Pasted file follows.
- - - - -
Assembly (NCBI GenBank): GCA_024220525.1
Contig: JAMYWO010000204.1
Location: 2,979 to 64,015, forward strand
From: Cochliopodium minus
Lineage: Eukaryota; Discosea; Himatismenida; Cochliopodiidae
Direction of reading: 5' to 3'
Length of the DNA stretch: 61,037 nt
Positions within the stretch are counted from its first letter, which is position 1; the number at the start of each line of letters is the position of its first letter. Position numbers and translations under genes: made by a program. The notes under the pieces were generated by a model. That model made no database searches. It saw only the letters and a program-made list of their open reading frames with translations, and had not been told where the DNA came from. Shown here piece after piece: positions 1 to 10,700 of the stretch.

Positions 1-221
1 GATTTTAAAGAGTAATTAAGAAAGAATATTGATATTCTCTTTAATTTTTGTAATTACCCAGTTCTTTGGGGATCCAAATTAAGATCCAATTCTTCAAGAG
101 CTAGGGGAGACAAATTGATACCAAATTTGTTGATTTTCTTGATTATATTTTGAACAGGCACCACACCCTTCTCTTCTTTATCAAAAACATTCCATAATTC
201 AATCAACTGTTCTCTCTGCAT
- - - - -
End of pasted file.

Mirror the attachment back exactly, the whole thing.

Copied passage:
Assembly (NCBI GenBank): GCA_024220525.1
Contig: JAMYWO010000204.1
Location: 2,979 to 64,015, forward strand
From: Cochliopodium minus
Lineage: Eukaryota; Discosea; Himatismenida; Cochliopodiidae
Direction of reading: 5' to 3'
Length of the DNA stretch: 61,037 nt
Positions within the stretch are counted from its first letter, which is position 1; the number at the start of each line of letters is the position of its first letter. Position numbers and translations under genes: made by a program. The notes under the pieces were generated by a model. That model made no database searches. It saw only the letters and a program-made list of their open reading frames with translations, and had not been told where the DNA came from. Shown here piece after piece: positions 1 to 10,700 of the stretch.

Positions 1-221
1 GATTTTAAAGAGTAATTAAGAAAGAATATTGATATTCTCTTTAATTTTTGTAATTACCCAGTTCTTTGGGGATCCAAATTAAGATCCAATTCTTCAAGAG
101 CTAGGGGAGACAAATTGATACCAAATTTGTTGATTTTCTTGATTATATTTTGAACAGGCACCACACCCTTCTCTTCTTTATCAAAAACATTCCATAATTC
201 AATCAACTGTTCTCTCTGCAT